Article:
Back when dinosaurs roamed the earth and film was what we used to make a photograph, we were completely dependent on what manufacturers produced.  It was their job, the manufacturers that is, to find ways of pleasing us the consumer so that they could sell more product. Now we have software that does similar things, trying to simplify as much as can be simplified, while offering the consumer some sense of control over the final "look" of their images.  

Rarely do we have access to something that offers us complete control, from the yet to be demosaiced RAW to fully color managed and ready for additional user input stages.  It's rather like watching an alchemist mix up egg white/ether/gunpowder/silver nitrate on their way to coating a glass plate in the wet-plate collodion process.  When dry plate and film were introduced all the "dirty work" is taken care of for us and we didn't have to be alchemists to make a photograph.

In trying to transfer image processing settings from one system to another I noted that camera manufacturers and RentWare companies tend toward "closed" products.  That is, they can "bake" into their image processing software their own "special sauce" and it is very difficult to understand what's going on behind the scenes.  I can imagine this is confusing and might have led to the rise of on-line discussion forum "color science" wars.  No one really knows much of anything, but people seem to have a lot of ideas.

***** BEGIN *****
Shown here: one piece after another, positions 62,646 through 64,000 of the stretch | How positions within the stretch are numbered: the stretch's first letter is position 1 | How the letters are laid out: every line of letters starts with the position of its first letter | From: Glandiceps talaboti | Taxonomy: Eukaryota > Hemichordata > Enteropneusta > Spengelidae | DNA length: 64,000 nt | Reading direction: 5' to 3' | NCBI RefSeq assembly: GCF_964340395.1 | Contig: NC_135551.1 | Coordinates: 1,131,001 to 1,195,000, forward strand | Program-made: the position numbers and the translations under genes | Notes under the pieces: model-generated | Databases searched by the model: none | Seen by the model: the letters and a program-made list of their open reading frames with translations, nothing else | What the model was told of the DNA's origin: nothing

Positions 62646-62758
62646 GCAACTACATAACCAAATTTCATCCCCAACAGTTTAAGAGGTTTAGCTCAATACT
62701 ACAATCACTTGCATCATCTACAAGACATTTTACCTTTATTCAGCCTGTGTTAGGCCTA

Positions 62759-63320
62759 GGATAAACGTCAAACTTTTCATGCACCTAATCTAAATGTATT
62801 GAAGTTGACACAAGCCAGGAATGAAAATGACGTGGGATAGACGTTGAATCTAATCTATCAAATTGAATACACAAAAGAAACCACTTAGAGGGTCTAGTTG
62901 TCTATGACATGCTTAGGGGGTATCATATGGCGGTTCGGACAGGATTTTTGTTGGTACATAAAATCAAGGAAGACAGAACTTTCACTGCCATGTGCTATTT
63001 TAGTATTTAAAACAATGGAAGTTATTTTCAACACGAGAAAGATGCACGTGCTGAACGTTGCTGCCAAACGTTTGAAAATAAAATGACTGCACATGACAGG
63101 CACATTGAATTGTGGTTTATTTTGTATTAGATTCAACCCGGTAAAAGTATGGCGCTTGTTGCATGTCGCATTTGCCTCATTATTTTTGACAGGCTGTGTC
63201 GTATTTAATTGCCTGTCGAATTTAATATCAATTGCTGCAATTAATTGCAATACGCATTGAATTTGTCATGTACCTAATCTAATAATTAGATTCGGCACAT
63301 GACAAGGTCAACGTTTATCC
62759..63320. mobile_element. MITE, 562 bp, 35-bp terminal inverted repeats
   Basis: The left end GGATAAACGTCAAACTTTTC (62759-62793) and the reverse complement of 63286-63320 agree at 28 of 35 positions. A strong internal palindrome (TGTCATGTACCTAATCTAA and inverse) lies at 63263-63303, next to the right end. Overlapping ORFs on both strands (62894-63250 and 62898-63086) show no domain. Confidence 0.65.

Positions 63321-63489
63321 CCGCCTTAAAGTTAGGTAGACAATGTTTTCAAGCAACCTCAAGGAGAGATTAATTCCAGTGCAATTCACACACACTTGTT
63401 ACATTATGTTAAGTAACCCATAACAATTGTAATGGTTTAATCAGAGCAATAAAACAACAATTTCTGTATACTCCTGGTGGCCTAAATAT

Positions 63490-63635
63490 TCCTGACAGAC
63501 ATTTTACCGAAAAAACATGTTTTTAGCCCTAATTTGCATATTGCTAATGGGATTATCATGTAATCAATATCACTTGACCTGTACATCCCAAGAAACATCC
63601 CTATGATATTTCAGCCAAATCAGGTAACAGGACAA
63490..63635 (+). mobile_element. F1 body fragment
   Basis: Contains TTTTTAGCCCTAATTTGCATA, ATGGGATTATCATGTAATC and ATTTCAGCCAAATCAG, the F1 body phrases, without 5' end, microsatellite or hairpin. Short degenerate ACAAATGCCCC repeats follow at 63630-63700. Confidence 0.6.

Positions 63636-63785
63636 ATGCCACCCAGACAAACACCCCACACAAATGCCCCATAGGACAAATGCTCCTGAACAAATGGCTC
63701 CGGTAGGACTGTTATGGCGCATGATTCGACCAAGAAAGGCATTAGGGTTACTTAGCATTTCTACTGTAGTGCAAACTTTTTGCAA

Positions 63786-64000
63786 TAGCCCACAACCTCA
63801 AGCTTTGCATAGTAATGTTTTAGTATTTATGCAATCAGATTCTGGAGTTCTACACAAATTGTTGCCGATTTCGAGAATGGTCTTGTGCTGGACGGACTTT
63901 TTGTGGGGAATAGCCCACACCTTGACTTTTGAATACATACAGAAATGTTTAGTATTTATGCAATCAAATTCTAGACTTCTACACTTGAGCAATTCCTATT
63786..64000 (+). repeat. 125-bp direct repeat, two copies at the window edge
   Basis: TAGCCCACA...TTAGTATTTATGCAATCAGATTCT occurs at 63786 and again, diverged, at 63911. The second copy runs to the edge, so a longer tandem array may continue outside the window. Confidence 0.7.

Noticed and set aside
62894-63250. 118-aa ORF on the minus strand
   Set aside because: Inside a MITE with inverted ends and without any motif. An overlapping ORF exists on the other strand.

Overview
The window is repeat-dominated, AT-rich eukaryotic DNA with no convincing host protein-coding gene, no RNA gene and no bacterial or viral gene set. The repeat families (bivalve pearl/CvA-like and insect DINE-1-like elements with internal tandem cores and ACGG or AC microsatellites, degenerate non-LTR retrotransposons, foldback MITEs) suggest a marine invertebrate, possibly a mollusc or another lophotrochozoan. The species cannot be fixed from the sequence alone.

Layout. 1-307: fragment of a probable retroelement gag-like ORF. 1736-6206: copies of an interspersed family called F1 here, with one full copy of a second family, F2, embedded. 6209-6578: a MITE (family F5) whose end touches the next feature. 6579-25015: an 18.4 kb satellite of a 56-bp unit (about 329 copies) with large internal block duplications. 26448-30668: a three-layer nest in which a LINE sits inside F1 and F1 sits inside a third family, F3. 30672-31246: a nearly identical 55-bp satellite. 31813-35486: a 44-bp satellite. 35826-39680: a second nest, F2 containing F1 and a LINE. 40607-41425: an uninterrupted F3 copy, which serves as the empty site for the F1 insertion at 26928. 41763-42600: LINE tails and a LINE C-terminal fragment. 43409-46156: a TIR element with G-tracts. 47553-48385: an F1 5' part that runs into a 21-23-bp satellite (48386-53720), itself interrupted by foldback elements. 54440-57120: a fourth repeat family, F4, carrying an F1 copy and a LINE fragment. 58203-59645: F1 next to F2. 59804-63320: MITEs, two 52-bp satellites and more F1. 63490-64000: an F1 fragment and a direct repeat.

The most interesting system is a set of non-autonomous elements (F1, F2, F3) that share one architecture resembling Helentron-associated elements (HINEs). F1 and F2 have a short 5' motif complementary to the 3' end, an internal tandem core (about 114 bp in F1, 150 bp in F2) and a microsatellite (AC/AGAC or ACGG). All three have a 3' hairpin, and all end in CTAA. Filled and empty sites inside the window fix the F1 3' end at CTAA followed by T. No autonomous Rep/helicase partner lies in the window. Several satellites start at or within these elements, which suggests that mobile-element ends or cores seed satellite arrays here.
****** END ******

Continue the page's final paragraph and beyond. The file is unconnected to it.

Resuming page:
RawTherapee is a software for image processing that doesn't hide much, if anything.  I'll bet this is one of the reasons people tend to avoid it.  Yes, it's Open Source.  Yes, it's free (as in liberated).  Yes, it can be very very complex.  But, if one understands what they're doing, many of the "icky bits" can be streamlined into a simple one button process.  In fact, the application provides many pre-configured processes.  I've found it a feature rich software.  The engineers seem to really know what they're doing.

One of the things I noticed while trying to understand the demosaicing and color management process was that once I got through these stages that there are several different kinds of "Curve" mode algorithms.  Ooph.  More to learn and understand.  Will this never end? Possibly not.

Girding the loins, I set out to fill in my knowledge gaps about "Curve" modes.  Here is what RawTherapee's man page has to say.

Curves ~

Standard ~ ....the values of each RGB channel are modified by the curve in a basic "correspondence" method, that is the same curve is applied to all channels...